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Didi badu next to Diani Sea Lodge Box 5206 Diani Beach, Kenya

Tarangire National Park in northern Tanzania is not as well branded as a safari holiday destination in Africa as Serengeti or the Ngorongoro Crater, but the tributaries and swamps of the Tarangire River provide permanent water sources when surrounding shallow lakes dry up, thus attracting a migratory movement of up to 250,000 mammals during the dry season from June to October with a more varied mix of ungulates. In particular, an estimated 5,000 to 10,000 of elephants are on the move, an epic event unrivalled in other areas. Hump-backed wildebeest, kongoni with long ears and short horns reminiscent of a samurai headdress, hulking buffalo, buxom zebra, delicate gazelles, watchful eland, ostrich outriders, fringe-eared oryx and an array of attendant predators move in and out of the park in different directions at different times. Spectacular are the season density wildlife populations undoubtedly, but the most astonishing features of a nature tour of Tarangire Park are its giants. Thousands of elephant gather in central riverbeds and marshes, and giant baobab trees, medusa-headed monoliths often thousands of years old, colonize this Northern circuit. The park itself comprises of 2850 sq kilometers (1096 sq. miles) of acacia wooded grassland, fronting the Great African Rift Valley escarpment.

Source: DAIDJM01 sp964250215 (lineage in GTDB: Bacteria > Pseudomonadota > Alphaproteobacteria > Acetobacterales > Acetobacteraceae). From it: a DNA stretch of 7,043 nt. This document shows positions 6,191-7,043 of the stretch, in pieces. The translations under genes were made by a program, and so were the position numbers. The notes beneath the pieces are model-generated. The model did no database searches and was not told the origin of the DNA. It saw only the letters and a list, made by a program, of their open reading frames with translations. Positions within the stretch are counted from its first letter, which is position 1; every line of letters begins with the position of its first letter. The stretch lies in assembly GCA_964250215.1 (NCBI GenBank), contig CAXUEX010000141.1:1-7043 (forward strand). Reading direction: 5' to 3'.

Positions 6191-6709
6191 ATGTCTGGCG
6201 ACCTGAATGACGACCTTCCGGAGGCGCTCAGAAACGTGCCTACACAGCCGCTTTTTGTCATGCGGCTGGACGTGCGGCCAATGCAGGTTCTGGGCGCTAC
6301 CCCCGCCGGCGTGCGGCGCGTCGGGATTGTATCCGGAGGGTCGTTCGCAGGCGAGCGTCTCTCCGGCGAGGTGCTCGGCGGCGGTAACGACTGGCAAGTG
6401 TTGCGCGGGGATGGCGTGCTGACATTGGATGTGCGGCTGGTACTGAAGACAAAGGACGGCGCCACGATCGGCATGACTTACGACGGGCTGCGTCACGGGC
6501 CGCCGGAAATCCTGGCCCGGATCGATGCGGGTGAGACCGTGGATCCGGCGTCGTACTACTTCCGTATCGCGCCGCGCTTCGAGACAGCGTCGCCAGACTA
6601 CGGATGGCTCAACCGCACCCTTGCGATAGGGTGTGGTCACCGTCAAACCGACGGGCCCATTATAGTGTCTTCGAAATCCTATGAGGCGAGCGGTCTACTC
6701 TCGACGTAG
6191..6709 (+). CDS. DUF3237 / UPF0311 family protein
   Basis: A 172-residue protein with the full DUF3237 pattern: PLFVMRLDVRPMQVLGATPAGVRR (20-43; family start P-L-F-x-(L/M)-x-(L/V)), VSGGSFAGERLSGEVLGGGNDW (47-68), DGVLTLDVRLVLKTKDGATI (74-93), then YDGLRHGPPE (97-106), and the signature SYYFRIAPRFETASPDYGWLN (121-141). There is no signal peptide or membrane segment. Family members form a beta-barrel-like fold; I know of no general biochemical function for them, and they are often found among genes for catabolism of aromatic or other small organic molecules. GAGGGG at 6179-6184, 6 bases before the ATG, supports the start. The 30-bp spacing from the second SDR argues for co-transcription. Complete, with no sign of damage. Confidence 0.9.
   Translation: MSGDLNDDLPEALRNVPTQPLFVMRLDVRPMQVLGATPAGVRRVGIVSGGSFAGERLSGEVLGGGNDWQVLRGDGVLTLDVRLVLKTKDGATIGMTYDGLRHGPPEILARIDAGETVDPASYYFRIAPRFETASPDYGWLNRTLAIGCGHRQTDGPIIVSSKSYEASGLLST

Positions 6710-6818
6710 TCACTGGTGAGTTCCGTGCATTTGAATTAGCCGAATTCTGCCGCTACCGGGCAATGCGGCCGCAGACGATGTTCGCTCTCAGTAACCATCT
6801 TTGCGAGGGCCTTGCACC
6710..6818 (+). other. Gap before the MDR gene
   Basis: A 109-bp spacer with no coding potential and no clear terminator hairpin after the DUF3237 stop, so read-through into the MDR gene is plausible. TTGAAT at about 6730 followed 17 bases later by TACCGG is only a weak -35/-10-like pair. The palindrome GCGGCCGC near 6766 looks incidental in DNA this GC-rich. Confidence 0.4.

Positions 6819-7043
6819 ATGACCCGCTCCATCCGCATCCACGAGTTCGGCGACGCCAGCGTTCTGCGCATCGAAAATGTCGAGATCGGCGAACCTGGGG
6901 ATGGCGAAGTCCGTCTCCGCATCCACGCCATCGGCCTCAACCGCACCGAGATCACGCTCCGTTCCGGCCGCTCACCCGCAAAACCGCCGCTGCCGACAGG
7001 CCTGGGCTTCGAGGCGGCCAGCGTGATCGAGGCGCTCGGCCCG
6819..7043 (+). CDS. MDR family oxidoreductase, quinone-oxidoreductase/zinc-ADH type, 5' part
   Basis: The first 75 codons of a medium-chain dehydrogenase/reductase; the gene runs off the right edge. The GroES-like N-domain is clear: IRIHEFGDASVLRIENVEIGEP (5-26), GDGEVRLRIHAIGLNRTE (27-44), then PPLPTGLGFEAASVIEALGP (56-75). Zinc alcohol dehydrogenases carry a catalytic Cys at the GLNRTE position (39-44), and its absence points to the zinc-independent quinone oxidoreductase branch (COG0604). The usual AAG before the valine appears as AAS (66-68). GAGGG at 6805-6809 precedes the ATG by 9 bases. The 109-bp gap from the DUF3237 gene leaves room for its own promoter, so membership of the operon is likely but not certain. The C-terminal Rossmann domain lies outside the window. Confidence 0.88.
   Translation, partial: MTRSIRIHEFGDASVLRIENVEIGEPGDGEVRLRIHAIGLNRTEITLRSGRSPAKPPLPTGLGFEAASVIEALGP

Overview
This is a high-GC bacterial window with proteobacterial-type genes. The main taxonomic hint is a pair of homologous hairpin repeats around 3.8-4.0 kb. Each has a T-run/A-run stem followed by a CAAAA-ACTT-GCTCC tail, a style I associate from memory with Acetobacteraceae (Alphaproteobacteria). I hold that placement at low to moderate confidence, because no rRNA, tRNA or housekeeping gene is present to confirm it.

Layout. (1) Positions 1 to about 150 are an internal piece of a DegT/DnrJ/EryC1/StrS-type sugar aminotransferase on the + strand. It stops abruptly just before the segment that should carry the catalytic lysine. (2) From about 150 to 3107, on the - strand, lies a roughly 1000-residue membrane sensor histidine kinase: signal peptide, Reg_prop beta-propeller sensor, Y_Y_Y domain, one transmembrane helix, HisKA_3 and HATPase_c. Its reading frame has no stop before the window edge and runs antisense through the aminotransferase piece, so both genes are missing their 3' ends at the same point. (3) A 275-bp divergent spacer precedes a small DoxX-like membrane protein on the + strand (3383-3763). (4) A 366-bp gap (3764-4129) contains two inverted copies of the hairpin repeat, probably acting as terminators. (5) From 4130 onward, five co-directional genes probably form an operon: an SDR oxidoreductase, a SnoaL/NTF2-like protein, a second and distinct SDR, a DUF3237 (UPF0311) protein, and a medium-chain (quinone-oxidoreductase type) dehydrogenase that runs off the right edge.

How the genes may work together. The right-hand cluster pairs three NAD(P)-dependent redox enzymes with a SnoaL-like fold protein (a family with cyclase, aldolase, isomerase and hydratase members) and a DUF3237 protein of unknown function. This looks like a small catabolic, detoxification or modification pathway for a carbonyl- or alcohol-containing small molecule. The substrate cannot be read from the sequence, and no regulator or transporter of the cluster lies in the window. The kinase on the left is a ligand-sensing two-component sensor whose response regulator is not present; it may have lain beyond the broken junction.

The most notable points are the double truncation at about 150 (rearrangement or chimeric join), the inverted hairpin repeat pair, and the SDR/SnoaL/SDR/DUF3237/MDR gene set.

Set in an ecosystem ten times larger than Lake Manyara Park, consisting mainly of less rigidly restricted Conservation Areas, it is owned mainly by the Maasai people. Development is encouraged with a balance of eco-tourism and wildlife protection, whilst maintaining the cultural identity of indigenous populations. Large numbers of giraffe, lesser kudu, warthog, impala, waterbuck, and dik dik remain in the park all year round, with many predators, including the tree- climbing lion, cheetah and python which are usually seen lying in ambush for their prey along stout horizontal tree branches. Round-eared, white-tailed African wild dogs, once believed extinct in this area, also hunt the Southeast plains. Miniature Termite Mountains of red earth cement attract nocturnal ant-eating aardvark, and also pangolin that can roll itself into armored balls, as well as lively mongoose, cuddly hyrax and a plethora of brightly colored lizards, together with dueting red and yellow barbets, representatives of up to 550 bird species that make the Tarangire a bird-watcher’s Paradise. Not least of the wonders of the area are thousands of insects that display themselves around night-time lanterns. Admittedly, it is commonsense to protect yourself against mosquitoes, but the wonderful shapes and markings of butterflies, beetles and moths more than compensate. Hauntingly ghostlike silk moths, brilliantly marked green flatid bugs, and bizarre but beautiful oleander hawk moths, like camouflaged alien fighter planes, make the “magic” lantern a hypnotic nocturnal display on your safari in Tanzania.